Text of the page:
How to protect against 'Apple' phishing scams

Checkpoint Research says criminals are exploiting the COVID-19 crisis with a wave of phishing scams designed to look like real messages from Apple.

Apple, iOS, macOS, iCloud, security, smartphone, phishing
Jane Kelly / SPainter VFX / Getty Images

Checkpoint Research recently warned that criminals are exploiting the COVID-19 crisis with a wave of attempts to trick people into sharing their security credentials with fake emails.

To catch a phish

Apple, the research claims, is the most widely impersonated brand.

Phishing is the practice of impersonating legitimate messages from a brand in an email or other message in an attempt to trick people into accessing that service via insecure servers, sharing their login passwords and credentials when they do.

Criminals can then use this information to undermine account security, dig deeper into your identity to get even more confidential data, or even sell your details on the black market to other hackers.

This is a threat to every user’s personal security, but this wave of attacks also threatens your business, employer and other security protections.

Sophisticated attackers have been known to study target enterprises to find weak points across multiple employees in order to break into secured systems.

What’s the best defense?

Education, of course.

Employees (and employers) need to learn how to spot a phishing attack. It’s good for them and also for business. The FBI’s Internet Crime Complaint Center reported $57 million was lost to phishing scams in 2019.

It’s useful to invest the time it takes to understand how these scams work, and to take a few simple steps to protect against them.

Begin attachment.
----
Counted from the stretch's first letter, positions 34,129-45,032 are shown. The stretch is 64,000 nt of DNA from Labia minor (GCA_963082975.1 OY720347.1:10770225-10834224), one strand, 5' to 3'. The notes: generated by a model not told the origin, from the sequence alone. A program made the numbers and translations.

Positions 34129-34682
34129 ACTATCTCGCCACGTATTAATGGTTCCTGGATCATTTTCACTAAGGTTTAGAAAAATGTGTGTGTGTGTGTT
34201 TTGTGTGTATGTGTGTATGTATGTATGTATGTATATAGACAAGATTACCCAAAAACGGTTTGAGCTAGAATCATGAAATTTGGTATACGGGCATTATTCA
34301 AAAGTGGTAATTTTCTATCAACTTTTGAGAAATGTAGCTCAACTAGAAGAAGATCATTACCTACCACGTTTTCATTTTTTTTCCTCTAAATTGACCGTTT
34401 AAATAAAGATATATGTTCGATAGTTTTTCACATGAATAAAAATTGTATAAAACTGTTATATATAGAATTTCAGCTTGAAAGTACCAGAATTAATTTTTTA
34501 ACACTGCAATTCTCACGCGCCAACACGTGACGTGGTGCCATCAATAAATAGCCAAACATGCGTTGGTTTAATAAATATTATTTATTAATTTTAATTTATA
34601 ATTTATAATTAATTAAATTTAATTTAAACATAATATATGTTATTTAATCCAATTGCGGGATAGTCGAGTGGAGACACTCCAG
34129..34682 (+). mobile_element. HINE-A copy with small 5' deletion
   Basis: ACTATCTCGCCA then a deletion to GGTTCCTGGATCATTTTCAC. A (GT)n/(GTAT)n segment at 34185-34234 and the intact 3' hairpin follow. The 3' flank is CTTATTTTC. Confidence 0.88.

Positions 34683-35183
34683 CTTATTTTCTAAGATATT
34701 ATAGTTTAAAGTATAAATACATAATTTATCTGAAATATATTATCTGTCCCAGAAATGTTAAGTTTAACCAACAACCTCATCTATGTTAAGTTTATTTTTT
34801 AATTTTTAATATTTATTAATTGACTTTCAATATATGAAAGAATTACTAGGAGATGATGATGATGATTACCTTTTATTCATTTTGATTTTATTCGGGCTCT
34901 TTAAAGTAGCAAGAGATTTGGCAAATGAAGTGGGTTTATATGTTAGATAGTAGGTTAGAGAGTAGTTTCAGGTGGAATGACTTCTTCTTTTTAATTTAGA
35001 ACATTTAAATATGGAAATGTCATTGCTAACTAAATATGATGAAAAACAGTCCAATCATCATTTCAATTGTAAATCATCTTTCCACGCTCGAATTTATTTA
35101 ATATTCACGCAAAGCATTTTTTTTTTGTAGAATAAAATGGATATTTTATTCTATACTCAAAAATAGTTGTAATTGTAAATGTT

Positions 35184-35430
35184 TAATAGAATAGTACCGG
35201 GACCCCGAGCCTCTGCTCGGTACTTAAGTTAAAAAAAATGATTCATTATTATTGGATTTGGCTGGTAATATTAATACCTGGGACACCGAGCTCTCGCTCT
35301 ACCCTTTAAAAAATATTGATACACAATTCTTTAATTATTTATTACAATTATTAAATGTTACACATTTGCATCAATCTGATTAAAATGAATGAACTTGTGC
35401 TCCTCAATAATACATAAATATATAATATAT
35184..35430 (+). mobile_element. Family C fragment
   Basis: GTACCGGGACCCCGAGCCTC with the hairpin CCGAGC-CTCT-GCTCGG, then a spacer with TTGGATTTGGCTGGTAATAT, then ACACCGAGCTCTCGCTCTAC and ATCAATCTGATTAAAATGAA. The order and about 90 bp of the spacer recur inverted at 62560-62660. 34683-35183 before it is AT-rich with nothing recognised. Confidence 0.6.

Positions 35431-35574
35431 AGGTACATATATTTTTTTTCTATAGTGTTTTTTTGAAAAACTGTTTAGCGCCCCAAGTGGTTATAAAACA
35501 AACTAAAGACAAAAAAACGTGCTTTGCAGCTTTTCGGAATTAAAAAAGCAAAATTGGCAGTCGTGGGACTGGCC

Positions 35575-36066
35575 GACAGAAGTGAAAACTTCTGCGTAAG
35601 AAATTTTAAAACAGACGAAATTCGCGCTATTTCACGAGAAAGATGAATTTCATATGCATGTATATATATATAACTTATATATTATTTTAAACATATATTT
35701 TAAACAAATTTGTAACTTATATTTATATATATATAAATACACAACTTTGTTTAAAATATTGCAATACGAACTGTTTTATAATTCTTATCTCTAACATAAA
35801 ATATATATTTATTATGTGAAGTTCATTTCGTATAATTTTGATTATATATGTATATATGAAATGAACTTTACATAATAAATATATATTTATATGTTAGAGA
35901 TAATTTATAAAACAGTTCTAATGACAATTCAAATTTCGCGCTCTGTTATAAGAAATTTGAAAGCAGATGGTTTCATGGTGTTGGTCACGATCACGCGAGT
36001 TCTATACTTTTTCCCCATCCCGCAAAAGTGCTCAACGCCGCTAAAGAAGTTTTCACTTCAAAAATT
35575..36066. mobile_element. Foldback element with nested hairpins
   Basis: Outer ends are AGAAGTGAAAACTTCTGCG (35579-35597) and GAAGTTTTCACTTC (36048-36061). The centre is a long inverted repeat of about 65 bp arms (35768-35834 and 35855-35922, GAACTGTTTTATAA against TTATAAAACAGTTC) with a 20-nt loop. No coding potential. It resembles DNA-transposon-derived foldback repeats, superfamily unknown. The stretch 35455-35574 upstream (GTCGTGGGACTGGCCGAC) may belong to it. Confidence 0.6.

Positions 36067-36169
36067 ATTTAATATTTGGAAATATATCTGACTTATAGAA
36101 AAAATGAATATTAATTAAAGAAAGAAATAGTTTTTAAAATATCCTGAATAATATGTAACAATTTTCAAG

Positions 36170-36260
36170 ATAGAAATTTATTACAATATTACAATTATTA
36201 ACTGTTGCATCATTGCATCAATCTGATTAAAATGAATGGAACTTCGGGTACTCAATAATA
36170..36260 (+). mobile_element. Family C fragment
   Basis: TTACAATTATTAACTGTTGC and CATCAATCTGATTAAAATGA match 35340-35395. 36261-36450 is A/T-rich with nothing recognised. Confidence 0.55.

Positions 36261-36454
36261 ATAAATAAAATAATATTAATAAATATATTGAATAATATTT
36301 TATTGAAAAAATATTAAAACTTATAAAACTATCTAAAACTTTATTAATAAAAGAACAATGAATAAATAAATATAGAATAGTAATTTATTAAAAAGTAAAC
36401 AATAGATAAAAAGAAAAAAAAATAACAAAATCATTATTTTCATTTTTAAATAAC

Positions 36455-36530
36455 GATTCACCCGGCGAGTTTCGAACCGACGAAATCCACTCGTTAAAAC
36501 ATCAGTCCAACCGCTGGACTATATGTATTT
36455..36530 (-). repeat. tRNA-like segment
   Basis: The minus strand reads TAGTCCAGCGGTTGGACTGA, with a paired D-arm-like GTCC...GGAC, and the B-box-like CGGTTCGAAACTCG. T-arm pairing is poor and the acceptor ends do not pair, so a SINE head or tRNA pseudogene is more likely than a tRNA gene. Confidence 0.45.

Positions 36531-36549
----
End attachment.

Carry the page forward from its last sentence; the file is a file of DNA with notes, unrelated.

How do these usually work?

The scenario usually involves an unexpected email from a known brand. It might invite you to check your account, could be an invoice for an item you did not purchase, or can take other forms – even an innocuous seeming message with a click here link may have some kind of payload.

The most frequent phishing emails purport to come from a trusted brand and might take one of the following forms:

  • Unexplained suspension or block of your account.
  • A request for payment for something you didn’t purchase.
  • A web address that’s a little different than you’d normally expect.
  • A request private information, such as bank details.
  • Poor grammar or spelling errors.
  • Purportedly from a company or service you already know you do not use.

What should you do?

  1. If you receive an unexpected email, purporting to be from Apple or anyone else you’d usually trust, you should first check the sender’s email. Does this seem normal? Is it slightly different than the email address you usually receive things from? If it seems suspicious, it probably is.
  2. It’s worth checking the greeting used in the message: If it uses something generic, such as “Hey dear," or offers a link to update your payment details, it’s very likely to be a scam.
  3. Unless you are completely confident the link in an email or message is trustworthy, don’t click it.